- Also trade winds. Also called trades. any of the nearly constant easterly winds that dominate most of the tropics and subtropics throughout the world, blowing mainly from the northeast in the Northern Hemisphere, and from the southeast in the Southern Hemisphere.
- any wind that blows in one regular course, or continually in the same direction.
Origin of trade wind
First recorded in 1625–35
Dictionary.com Unabridged Based on the Random House Unabridged Dictionary, © Random House, Inc. 2018
Examples from the Web for trade wind
So in this trade-wind weather I see a great deal of Miss West.The Mutiny of the Elsinore
I say, father, can you tell Harry and me all about this trade-wind, which we have got hold of it seems?A Voyage round the World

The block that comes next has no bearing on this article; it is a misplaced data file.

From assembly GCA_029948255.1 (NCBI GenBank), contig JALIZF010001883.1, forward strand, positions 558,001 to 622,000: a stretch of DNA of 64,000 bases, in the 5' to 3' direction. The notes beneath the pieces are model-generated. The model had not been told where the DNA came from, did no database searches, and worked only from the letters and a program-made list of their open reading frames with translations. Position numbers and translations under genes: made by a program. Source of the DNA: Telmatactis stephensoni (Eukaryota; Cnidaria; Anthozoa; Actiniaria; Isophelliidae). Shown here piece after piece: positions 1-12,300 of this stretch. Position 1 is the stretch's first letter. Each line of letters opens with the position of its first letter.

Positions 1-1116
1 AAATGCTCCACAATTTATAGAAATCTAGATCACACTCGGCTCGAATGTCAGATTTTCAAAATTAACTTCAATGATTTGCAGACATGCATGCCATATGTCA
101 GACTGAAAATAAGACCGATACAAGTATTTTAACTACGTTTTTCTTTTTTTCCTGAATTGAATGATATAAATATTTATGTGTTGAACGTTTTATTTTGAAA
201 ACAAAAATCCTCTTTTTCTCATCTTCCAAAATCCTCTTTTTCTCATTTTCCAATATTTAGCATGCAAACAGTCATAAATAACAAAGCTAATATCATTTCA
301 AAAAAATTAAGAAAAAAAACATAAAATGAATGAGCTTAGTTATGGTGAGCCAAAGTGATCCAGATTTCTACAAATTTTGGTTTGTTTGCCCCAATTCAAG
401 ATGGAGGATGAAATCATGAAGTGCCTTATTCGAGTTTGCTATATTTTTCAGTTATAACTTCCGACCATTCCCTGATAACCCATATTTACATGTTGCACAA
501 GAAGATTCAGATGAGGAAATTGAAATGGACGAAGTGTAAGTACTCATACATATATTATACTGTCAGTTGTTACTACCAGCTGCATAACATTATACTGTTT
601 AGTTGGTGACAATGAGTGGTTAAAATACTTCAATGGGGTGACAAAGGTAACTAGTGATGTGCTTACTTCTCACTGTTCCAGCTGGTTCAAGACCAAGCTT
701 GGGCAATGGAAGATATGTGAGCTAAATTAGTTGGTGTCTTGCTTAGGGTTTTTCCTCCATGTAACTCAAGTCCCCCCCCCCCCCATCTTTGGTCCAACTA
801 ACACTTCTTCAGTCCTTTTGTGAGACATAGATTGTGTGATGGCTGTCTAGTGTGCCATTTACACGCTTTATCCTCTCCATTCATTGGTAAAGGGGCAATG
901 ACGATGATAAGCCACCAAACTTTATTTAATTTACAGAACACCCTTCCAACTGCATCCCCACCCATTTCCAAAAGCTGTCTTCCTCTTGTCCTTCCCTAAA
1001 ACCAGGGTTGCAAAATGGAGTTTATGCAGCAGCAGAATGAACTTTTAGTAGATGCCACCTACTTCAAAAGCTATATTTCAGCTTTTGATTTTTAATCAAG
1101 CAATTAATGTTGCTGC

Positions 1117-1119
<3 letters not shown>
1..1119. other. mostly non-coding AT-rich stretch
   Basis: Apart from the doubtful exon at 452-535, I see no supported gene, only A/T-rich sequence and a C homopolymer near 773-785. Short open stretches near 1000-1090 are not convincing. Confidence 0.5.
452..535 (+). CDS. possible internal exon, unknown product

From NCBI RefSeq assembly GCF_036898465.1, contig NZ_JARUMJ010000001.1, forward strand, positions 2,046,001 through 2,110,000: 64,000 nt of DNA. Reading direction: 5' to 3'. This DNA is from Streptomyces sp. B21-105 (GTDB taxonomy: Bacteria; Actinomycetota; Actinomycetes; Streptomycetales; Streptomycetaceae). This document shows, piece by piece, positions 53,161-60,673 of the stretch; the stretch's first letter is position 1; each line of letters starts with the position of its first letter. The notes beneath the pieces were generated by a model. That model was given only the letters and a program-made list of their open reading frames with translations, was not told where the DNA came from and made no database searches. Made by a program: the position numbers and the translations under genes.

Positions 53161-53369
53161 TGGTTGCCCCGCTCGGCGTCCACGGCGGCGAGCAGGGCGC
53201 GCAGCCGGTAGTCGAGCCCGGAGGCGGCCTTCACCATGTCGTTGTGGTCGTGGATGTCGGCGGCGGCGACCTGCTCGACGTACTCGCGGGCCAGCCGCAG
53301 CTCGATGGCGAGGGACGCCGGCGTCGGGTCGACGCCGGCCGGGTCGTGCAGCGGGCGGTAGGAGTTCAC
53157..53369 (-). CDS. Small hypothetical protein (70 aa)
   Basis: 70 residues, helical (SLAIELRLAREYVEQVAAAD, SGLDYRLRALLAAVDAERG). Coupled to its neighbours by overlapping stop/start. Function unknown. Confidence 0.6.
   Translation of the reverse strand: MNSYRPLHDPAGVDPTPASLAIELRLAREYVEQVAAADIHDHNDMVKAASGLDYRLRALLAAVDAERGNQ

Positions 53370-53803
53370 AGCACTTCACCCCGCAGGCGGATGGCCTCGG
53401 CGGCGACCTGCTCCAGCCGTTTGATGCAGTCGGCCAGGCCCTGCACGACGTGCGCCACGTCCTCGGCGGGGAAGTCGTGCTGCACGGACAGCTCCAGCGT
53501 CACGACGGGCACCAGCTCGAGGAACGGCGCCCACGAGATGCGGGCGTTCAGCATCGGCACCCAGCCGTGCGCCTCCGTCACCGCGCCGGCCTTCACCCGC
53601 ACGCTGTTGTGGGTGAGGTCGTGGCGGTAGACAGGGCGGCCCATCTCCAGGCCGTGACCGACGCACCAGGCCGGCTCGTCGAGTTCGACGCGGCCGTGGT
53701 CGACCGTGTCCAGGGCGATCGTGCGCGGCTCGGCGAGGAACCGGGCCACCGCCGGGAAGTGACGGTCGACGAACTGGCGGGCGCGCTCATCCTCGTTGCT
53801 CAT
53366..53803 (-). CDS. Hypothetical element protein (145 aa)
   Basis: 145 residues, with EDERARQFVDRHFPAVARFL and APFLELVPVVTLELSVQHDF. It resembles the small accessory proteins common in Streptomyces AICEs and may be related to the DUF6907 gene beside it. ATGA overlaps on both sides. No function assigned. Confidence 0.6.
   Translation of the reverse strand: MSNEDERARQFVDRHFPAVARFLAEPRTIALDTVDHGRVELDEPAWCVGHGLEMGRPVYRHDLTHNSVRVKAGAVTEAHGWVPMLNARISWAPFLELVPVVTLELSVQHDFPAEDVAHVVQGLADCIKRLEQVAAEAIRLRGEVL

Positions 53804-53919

When a trade-wind is turned out of its course, it is regarded as a monsoon.The Ocean and its Wonders
We sleep on the high ground, and the trade-wind keeps us well.The Story of John G. Paton
In the heart of the trade-wind belts at sea the sky is of a deeper blue.
- a wind blowing obliquely towards the equator either from the northeast in the N hemisphere or the southeast in the S hemisphere, approximately between latitudes 30° N and S, forming part of the planetary wind system
C17: from to blow trade to blow steadily in one direction, from trade in the obsolete sense: a track
Collins English Dictionary - Complete & Unabridged 2012 Digital Edition © William Collins Sons & Co. Ltd. 1979, 1986 © HarperCollins Publishers 1998, 2000, 2003, 2005, 2006, 2007, 2009, 2012